is based around a found voice recording from a Dictaphone micro-cassette bought at a car boot sale in the east end of Glasgow. It continues a series of works that marry found recordings from the past with contemporary field recordings of the same location to accrue sedimentary layers of time and blur chronologies.
On one side, the tape documents the dissolution of a relationship and the aftermath of the separation in a series of text message exchanges read aloud into the Dictaphone for some purpose unknown. Equally puzzling, on the reverse side, the same voice lists a mundane catalogue of company vans and their contact details observed whilst driving down the motorway.
I will be performing a new live piece at the Old Hairdressers on the 29th May as part of a special event featuring AWOTT, Conspirators of Pleasure and Pavel V.
The Old Hairdressers, Renfield Lane, Glasgow
8pm, Wednesday 29th May
Tickets £8 Advance or £10 on the door
Tickets and further details here.
Awott are an experimental postindustrial synth group form Moscow, “Awott – the Liberator, protects those who recognize it. AWOTT is ether, air, fire, water and earth. All the physical desires are satisfied through it. Knows 64 Rithms, AWOTT gifts joy to the Creator. It is pure transcendental Note and timeless. Universal for any age, shapes, size and heights. Everybody loves and respects.”
Conspirators of Pleasure were formed in 2012 by Poulomi Desai (ex Dead Jalebies) and Simon Underwood (founder member of post punk band The Pop Group). They are an improvising duo that seek to bend all the rules, question the sacred, create extraordinary soundscape performances and self-regulating sonic systems, using modified and prepared instruments. Part of their unusual musical armoury includes a prepared sitar, sonically twisted stylophones, prepared bass, modified toys, resurrected radios and visually scarred slide projections. Their compositions explore experimental terrains, twisting technology to transform organic sounds into eerie calls that flow from intense waves of abrasive, noisy, chaos invoking industrial nostalgia, to structured pulsating rhythms, to melancholic, microtonal drones.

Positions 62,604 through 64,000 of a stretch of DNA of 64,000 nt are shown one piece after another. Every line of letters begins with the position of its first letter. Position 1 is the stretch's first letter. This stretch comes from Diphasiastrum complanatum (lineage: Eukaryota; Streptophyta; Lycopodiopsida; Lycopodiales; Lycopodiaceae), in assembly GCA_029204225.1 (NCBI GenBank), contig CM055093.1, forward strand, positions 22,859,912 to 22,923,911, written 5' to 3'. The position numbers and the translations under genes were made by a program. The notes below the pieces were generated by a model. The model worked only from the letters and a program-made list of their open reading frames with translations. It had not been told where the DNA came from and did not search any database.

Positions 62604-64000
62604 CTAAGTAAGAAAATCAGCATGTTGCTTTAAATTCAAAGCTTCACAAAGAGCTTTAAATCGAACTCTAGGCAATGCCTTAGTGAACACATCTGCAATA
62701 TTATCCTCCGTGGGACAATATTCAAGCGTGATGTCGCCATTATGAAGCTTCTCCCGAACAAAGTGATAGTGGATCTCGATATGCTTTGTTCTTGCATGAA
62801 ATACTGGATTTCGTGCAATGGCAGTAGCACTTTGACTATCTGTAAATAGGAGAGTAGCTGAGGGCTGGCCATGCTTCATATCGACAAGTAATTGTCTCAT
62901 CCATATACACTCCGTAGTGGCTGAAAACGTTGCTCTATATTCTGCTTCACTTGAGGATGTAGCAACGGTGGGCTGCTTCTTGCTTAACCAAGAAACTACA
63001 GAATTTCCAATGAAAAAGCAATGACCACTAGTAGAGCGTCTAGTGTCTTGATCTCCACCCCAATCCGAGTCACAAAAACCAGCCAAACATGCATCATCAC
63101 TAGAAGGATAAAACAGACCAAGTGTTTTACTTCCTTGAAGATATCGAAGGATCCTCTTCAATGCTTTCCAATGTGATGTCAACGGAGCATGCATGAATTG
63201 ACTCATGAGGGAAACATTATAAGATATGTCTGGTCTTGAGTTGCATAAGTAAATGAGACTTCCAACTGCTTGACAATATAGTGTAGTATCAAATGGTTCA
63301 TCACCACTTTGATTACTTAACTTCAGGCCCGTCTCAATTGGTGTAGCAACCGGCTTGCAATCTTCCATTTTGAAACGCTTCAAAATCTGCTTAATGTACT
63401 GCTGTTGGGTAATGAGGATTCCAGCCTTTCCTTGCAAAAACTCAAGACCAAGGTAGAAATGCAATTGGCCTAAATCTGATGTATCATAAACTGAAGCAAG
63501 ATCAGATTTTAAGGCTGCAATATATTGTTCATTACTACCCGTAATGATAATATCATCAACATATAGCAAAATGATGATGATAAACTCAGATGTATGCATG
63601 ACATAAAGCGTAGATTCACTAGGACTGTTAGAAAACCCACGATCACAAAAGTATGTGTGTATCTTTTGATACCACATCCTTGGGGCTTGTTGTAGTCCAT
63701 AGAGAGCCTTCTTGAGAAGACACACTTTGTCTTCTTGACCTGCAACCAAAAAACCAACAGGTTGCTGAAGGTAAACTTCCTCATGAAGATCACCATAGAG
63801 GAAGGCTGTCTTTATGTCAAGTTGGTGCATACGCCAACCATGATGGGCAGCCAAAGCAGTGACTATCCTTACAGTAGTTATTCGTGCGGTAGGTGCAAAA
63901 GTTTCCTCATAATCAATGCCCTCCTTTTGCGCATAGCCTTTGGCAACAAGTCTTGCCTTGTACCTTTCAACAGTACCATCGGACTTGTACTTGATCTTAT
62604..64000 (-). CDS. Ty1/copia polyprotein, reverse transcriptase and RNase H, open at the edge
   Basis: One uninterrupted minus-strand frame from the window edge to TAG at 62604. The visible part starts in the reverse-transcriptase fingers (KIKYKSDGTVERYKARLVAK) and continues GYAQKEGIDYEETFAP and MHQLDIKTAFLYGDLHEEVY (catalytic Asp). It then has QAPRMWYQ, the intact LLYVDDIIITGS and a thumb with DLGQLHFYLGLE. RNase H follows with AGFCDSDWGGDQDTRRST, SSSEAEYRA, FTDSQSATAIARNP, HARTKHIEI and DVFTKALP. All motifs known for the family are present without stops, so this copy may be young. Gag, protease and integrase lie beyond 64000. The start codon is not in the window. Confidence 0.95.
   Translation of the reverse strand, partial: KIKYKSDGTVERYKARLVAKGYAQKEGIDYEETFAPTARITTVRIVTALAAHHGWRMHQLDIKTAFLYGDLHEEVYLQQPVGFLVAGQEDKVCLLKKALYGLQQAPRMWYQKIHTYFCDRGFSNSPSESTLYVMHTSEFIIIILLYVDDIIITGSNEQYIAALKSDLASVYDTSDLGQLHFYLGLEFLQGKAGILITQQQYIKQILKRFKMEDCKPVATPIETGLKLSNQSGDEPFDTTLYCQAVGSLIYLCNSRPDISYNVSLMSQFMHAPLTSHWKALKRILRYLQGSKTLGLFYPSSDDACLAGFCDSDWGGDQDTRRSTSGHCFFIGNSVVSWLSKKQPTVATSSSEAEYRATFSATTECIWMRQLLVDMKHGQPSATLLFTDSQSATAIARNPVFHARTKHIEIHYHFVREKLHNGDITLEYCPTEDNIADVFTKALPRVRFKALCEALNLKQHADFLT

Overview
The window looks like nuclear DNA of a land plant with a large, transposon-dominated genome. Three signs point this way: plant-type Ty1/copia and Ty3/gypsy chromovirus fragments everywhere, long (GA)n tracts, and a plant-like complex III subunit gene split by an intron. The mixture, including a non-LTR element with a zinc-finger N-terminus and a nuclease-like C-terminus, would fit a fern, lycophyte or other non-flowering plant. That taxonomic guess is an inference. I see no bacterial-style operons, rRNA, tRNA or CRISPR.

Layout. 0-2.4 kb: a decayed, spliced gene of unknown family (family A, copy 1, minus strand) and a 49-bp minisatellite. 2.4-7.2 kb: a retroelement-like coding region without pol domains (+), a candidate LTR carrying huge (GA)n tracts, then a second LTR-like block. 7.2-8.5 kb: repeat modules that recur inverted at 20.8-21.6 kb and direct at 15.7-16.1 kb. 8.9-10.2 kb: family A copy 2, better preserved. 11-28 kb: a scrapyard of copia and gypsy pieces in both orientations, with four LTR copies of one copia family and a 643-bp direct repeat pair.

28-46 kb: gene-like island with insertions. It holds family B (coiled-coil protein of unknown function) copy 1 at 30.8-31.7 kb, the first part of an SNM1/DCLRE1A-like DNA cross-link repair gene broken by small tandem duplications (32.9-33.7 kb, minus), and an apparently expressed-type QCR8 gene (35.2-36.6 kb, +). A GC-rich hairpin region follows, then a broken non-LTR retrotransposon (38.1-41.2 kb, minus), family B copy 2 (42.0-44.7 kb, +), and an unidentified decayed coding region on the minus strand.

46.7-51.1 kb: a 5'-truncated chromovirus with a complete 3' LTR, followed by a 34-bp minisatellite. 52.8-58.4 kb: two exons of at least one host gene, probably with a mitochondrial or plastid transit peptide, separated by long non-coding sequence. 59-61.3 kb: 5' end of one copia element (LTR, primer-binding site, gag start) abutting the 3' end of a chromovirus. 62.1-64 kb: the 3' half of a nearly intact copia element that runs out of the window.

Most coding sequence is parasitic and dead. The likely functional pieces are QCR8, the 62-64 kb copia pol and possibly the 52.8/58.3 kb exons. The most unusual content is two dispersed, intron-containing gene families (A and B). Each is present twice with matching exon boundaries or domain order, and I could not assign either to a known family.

Mark Vernon is a Glasgow-based artist whose work exists on the fringes of sound art, music and broadcasting. At the core of his practice lies a fascination with the intimacy of the radio voice, environmental sound, obsolete media and the re-appropriation of found recordings. He incorporates these diverse elements into radiophonic compositions for broadcast, fixed media and live performances.
Pavel V is plays guitar through enough FX to sink a battleship.
Disrupted loops and fuzz make his guitar sound like throbbing gristle.
Magneto Mori: Vienna
Produced by Mark Vernon.
Kunstradio, ORF Ö1, 92.0 FM, Sunday, 10th February 2019, 23:00 – 0:00 CET.
The debut of a new radio production commissioned by Kunstradio will be aired on Sunday 10th February at 11pm European time, 10pm GMT.
Magneto Mori: Vienna is a fragmented sound portrait of the city constructed from found sounds, buried tapes and field recordings. In this de-composition sounds from Vienna’s past and present are conjoined in a stew of semi-degraded audiotape.
Using a portable reel-to-reel tape recorder sounds from around the city were recorded direct to tape over a two-day period. This tape was then cut into fragments and buried in a hole in the ground with a number of tacky souvenir ‘Vienna’ fridge magnets that erase the portions of the tape that they come into contact with. After several days steeped in the muddy earth of a Viennese garden the remaining audio fragments were exhumed, washed, dried and spliced back together in random order. The deliberate distressing and erosion of these present-day recordings results in artificially degraded sounds that fast-forward the effects of time, disrupting the perceived chronology of this audio matter. During the tapes’ interment old cassette, Dictaphone and reel-to-reel tapes were gathered from local flea markets and additional field recordings were made around the city. The addition of these found sounds stretches the timescale from just the short period spent making location recordings to as far back as fifty years into the past. All of these elements provided the raw materials for a radiophonic composition that represents a portrait of Vienna in both place and time; an archaeological excavation of found sounds, lost fragments, buried memories and magnetic traces. Presented here are the sounds that endured…
This project has been supported through Creative Scotland’s Open Project Funding Programme.